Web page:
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Origins of the Praying Hands

April 20, 2014 15 comments

The act of one clasping their hands while praying is not at all exclusive to Christianity, in fact, nearly all major religions, including pagans, clasp their hands, in like fashion, while praying to their God(s). In this article we learn to pray as our Father intended.

Introduction

The Jewish Talmud states that “Raba removed his cloak, clasped his hands and prayed,”, so we know at one time, even the Jewish people may have occasionally prayed with clasped hands; however, the written Torah does not command them to do so. Today, Jewish people do not pray with their hands clasped, in fact, they are unlike the entire world.

As you will see in subsequent sections within this article, nearly every major religion prays with their hands clasped, except for one -the Jewish people. In this article we will explore the pagan origins of the Praying Hands, starting in ancient Sumeria (ca. 888-885 BC) and ending in the Holy Bible where we discover how our Father intended us to pray.

Sumeria (ca. 888-885 BC)

In 8th century BC, the people of Sumeria (i.e. Modern Day Iraq) were worshiping the sun god Shamash. Here in the image below we have a stone relief, discovered in Iraq (ca. 1881 AD), of pagan priests performing religious worship of the sun god, Shamash.

Sumerian

Notice the man clasping his hands. Here we have possibly one of the earliest known records of hand clasping for religious purposes, roughly 800 years before the birth of Christ being used in the pagan worship of elemental deities, such as the sun and moon.

Therefore, if the Jews had ever learned to clasp their hands in prayer, then they are likely to have learned this from the Babylonians while they were in captivity during the time of Daniel, toward the end of the 5th century BC (i.e. 500 years before Christ). They likely stopped folding their hands as a result of Roman persecution in 1st century AD when they noticed that they too also clasped their hands in prayer to their elemental deities.

World Religions

Today, there are literally hundreds of religious groupings, but our focus is on the foundational groups. Browse through the images below to see how Muslims, Sikhs, Hindus, and Buddhists pray and notice how all of them clasp their hands, except for one group.

Interestingly, as we drift further away from the major groups of religion into paganism, we find a different kind of hand gesture -one that is all too familiar to the modern Christian, which is the arms out, palms up or out position -apparently a classic pagan stance.

So, our question is, out of all these groups, which one has got it right? Which one of these groups are praying the way the Father, the true creator of this world intended?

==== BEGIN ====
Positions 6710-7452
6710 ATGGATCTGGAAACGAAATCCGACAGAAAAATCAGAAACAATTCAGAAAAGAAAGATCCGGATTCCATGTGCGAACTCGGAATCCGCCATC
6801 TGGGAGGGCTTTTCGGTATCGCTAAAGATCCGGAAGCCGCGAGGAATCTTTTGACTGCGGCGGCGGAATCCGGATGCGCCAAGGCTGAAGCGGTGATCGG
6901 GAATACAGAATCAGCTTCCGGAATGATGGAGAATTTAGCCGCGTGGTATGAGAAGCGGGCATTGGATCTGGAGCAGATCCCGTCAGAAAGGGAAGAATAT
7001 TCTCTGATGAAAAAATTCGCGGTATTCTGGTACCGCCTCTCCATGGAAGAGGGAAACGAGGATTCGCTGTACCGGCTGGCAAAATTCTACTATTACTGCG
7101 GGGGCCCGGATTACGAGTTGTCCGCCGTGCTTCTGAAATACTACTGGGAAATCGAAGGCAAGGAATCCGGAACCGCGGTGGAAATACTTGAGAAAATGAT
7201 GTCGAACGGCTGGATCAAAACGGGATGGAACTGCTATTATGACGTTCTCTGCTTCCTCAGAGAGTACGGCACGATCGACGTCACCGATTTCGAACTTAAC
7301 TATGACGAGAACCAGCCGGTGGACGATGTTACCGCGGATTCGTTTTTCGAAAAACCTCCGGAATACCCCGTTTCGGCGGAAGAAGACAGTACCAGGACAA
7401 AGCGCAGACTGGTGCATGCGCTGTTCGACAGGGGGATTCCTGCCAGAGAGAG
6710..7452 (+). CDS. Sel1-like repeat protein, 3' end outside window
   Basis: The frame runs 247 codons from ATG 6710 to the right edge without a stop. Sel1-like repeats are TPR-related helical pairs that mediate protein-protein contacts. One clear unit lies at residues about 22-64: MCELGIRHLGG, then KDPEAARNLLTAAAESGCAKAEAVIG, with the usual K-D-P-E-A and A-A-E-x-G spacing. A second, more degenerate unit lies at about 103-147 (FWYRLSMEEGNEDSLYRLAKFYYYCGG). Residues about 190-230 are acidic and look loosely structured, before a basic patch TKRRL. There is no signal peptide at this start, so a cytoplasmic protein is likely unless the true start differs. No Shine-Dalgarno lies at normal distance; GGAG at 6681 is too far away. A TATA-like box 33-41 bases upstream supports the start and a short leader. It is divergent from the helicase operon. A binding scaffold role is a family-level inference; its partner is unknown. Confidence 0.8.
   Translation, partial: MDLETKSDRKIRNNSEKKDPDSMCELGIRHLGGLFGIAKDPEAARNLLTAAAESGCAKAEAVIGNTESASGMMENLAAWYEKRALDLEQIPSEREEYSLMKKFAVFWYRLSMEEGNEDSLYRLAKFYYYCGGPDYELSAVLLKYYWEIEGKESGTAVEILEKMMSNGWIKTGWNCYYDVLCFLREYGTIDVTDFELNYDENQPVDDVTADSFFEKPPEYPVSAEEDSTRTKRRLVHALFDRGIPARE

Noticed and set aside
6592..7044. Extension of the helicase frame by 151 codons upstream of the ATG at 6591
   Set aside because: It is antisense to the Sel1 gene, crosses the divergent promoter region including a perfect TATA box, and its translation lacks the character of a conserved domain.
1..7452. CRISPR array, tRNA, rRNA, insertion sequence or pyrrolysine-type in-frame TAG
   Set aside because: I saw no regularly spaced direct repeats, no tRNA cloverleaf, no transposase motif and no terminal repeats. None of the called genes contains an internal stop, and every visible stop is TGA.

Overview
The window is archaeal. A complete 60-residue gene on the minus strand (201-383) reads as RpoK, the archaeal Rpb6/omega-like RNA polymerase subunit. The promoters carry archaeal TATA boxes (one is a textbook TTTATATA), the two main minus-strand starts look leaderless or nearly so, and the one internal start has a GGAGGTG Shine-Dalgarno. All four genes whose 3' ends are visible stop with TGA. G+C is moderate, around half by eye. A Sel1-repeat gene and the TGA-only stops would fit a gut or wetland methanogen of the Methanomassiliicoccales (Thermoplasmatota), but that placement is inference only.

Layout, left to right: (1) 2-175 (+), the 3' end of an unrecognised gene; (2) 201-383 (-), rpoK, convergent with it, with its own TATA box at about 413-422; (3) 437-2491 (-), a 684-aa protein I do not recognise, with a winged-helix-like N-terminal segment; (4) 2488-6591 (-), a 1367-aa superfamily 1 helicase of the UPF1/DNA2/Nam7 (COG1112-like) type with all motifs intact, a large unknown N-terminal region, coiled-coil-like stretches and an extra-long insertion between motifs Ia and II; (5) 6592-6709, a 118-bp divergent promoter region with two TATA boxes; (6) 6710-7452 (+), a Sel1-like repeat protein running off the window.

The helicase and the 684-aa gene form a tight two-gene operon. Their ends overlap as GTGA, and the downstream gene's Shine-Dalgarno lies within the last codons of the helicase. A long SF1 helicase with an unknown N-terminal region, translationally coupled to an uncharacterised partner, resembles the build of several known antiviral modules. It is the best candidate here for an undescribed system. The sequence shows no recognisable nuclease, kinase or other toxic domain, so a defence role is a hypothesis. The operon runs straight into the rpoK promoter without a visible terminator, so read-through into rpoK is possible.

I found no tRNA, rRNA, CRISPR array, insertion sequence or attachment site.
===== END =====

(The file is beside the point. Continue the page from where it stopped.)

Bible

In Exodus 4:31, it reads, “and they believed. And when they heard that the Lord was concerned about them and had seen their misery, they bowed down and worshiped.” The Jewish bow is one of complete submission, where the hands are out, palms down, and the whole body is folded upon itself. Jacob made this pose to Esau in Genesis 33:3.

Jehu bowing to Assyrian king, Shalmanesar. (2 Kings 17:3)

Jehu bowing to Assyrian king, Shalmanesar. (2 Kings 17:3)

In 2 Chronicles 20:18, we read how all of Israel made this same pose, as we see above, in worship of God, “And Jehoshaphat bowed his head with his face to the ground: and all Judah and the inhabitants of Jerusalem fell before the Lord, worshipping the Lord.”

In Matthew 26:39, we read where Jesus made this same pose the night of his arrest, “And he went a little farther, and fell on his face, and prayed, saying, O my Father, if it be possible, let this cup pass from me: nevertheless not as I will, but as thou wilt.”

In Philippians 2:9-11, it states, “Wherefore God also hath highly exalted him, and given him a name which is above every name: That at the name of Jesus every knee should bow, of things in heaven, and things in earth, and things under the earth; And that every tongue should confess that Jesus Christ is Lord, to the glory of God the Father.”

In Revelation 5:14, it states, “And the four beasts said, Amen. And the four and twenty elders fell down and worshipped him that liveth for ever and ever.”

Conclusion

In summation, nowhere in the entire Holy Bible does it ever mention anyone clasping their hands to pray, so where did we get the idea that we as Christians should clasp our hands to pray? The obvious answer is from paganism, just as Christmas, Easter, and Halloween are all originally pagan holidays, we have incorporated paganism into our worship of God.

DIVINECODERS

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